‘Spectre’ Premieres In London

27 Oct 2015 | Author: | No comments yet »

Spectre premiere: Duchess of Cambridge stuns in sheer dress on James Bond red carpet.

LONDON (Reuters) – James Bond is back, and companies such as Omega watches, Gillette shavers and Belvedere vodka have paid undisclosed sums for product tie-ins with “Spectre” in sponsorships that one marketing specialist says are cinema’s version of the Olympics. Catherine ensured all eyes were on her at the highly anticipated event as she walked the red carpet at London’s Royal Albert Hall in the semi-sheer dress. Being a sponsor allows companies to show Bond-themed adverts, as both Gillette and Heineken are doing, or to mount lavish drinks parties — featuring Belvedere martinis, as the spirits company plans for Tuesday night to celebrate the film’s British premiere on Monday. It has its U.S. launch on Nov. 6. “We can’t disclose the actual cost of the franchise but we do invest significantly,” David Lette, premium brands director for Heineken UK, told Reuters, adding that both Bond and Heineken beer have “global appeal”.

For Gillette, the Bond sponsorship is new with this film, but Kara Buckley, associate director of communications for grooming products at Procter & Gamble, Gillette’s owner, said it was a way to diversify from sports promotions. “We found that film is another great way to connect with guys, particularly younger guys,” she told Reuters at a “Spectre” product tie-in party in London. He estimates Bond movies have earned some 11 billion pounds (11.02 billion pound) – in 2015 prices – at the box office, and another $4-5 billion from marketing since “Dr. The 30 year old French actress shimmered and shone as she posed for photographers in the stunning gown, which featured a high neck and backless detail.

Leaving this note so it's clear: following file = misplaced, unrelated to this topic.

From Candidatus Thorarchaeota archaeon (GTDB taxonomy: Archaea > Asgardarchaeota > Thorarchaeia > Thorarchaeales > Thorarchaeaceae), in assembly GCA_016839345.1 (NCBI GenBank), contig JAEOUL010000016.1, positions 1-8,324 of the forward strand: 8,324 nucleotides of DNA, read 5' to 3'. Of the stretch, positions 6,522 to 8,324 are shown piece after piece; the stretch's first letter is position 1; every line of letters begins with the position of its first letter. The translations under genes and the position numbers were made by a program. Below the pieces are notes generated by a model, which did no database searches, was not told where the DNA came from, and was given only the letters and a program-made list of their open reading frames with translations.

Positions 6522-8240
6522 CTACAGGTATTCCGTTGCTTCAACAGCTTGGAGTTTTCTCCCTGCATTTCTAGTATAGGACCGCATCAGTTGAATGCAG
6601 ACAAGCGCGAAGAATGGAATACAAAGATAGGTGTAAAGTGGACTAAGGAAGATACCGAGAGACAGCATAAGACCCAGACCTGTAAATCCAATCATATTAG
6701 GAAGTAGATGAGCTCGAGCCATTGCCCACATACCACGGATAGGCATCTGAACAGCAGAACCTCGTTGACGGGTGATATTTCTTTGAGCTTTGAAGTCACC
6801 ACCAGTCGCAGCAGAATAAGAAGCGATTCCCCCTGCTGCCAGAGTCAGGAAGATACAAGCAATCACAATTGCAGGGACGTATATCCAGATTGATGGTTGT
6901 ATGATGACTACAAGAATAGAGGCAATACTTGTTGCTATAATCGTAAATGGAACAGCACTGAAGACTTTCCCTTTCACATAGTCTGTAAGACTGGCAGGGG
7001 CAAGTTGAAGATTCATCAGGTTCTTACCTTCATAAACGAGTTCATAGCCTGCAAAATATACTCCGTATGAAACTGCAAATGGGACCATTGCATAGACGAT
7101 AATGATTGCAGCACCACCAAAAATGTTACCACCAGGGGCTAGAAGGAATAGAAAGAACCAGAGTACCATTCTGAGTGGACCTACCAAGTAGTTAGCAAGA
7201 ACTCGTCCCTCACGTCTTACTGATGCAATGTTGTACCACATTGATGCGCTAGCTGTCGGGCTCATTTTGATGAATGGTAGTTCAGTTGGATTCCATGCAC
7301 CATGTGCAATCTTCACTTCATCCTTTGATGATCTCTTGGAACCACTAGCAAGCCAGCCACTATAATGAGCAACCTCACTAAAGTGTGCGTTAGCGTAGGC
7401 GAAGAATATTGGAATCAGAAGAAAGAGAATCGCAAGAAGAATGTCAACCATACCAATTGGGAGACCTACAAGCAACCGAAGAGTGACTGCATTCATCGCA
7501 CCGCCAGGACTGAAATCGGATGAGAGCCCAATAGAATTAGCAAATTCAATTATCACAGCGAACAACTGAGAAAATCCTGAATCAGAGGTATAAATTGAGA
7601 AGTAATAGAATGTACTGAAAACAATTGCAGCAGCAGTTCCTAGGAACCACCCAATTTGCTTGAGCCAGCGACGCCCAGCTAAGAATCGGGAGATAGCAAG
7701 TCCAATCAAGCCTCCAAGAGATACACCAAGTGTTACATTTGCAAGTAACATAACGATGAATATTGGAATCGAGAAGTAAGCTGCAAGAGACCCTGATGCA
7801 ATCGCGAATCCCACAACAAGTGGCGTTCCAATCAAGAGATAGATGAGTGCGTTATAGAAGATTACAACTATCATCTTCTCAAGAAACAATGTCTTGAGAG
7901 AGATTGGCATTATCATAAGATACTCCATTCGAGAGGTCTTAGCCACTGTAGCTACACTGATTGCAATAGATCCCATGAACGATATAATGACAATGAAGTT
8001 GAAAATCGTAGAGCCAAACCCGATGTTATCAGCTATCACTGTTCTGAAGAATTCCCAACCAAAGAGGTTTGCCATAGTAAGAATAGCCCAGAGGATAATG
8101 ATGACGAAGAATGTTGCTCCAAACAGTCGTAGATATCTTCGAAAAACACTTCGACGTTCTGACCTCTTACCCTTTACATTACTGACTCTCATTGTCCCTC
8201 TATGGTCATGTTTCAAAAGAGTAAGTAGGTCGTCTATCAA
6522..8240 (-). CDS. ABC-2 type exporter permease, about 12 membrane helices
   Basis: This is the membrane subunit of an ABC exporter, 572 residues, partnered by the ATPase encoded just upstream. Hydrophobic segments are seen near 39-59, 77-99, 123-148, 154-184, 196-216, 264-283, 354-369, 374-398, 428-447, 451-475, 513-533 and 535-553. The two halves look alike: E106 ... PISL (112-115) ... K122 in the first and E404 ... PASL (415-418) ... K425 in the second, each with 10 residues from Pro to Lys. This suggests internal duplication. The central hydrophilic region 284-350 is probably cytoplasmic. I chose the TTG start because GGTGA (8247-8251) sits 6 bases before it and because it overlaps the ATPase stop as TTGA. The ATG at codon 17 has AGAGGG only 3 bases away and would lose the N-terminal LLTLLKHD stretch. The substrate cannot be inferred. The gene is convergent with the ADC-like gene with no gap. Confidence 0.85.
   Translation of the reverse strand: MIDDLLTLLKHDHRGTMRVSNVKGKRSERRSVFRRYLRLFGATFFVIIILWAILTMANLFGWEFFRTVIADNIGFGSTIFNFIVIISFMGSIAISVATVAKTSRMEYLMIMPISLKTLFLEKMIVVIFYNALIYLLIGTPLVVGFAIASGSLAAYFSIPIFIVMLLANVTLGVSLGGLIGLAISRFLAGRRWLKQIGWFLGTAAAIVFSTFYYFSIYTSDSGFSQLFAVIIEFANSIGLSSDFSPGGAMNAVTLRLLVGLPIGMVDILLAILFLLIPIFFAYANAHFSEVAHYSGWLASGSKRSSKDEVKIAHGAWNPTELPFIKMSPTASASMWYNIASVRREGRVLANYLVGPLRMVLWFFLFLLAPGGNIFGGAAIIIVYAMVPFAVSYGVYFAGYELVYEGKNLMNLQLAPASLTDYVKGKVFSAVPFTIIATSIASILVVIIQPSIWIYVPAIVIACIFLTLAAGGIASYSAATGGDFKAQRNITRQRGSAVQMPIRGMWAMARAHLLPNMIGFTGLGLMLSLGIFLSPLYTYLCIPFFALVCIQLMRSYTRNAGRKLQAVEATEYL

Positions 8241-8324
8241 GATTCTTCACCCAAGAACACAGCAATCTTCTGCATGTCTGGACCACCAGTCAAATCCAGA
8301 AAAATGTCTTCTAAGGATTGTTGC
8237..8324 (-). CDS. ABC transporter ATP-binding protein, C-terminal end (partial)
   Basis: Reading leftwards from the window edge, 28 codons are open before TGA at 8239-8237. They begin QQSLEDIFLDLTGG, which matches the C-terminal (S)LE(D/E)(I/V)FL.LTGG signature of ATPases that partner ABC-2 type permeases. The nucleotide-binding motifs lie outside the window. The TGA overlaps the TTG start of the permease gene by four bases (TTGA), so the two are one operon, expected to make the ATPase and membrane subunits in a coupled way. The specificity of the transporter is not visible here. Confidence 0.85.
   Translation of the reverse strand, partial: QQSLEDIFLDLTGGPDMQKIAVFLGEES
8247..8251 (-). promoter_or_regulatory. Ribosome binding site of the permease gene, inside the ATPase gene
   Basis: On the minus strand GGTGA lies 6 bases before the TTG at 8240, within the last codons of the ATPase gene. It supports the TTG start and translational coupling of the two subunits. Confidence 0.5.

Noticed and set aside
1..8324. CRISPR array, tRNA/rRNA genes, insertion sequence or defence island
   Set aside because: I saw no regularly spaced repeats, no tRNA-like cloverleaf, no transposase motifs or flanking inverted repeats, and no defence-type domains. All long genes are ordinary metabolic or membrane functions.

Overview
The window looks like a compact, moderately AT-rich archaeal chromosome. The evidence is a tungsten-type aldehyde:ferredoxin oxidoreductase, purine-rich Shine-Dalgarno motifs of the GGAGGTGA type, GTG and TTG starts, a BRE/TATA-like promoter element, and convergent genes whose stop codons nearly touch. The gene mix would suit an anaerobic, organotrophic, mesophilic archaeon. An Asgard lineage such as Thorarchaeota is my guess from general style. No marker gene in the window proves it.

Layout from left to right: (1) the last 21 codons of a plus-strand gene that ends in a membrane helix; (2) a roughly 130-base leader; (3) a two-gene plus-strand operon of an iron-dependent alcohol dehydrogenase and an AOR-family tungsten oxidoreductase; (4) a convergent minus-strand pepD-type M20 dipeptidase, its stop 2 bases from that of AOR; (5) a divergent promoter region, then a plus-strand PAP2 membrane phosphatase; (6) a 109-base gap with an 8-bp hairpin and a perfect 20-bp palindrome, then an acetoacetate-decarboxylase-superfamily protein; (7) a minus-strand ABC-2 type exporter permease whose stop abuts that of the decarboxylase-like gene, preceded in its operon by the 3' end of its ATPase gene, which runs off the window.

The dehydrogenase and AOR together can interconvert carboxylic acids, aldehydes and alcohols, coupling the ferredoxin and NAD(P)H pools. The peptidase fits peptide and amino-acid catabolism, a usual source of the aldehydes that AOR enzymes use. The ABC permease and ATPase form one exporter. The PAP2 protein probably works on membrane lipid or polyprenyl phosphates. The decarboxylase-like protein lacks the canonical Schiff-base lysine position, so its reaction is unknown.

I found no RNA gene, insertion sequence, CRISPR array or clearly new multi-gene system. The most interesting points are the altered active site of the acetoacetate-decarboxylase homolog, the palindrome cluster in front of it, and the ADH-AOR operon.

Although figures are not divulged, he said the marketing and promotional activities associated with a modern Bond movie could run to 150-200 million pounds, or roughly the cost of making it. “I looked at ‘Star Wars’, I looked at ‘Harry Potter’, they actually make more per movie, but they are only seven or eight movies long in terms of franchises. Monica, who is one of the oldest Bond girls ever cast, gave her younger counterparts a run for their money in the plunging gown, which was also backless with a thigh-high split to give fans a flash of skin. The man of the moment, Daniel Craig, looked as suave as ever in his tuxedo, pouting for the cameras before heading into the venue alongside wife Rachel Weisz. The green dress and hexagonal earrings that Lea Seydoux wears to an intimate dinner with Daniel Craig’s Bond on a luxury train, have been plastered on billboards and buses across London — without anyone paying for sponsorship. “We’re all just kind of gobsmacked about the whole thing,” said a delighted Sameera Azeem, head designer for British-based Ghost, which produced the 225-pound ($345) slinky “Salma” dress that the French actress Seydoux wears to the dinner that ends abruptly when a would-be assassin pounces on Bond.

The dress, and the pair of “DiamonDust” earrings Seydoux wears, produced by the London-based jewellery firm Daniel Deyong, were simply bought from shops by costume designers for the film, both firms said. “I would have liked nothing more than a celebrity to wear my jewellery, it’s been my dream,” Emma Ben-Yair, director of David Deyong, said. “This has been really something because it’s global.”

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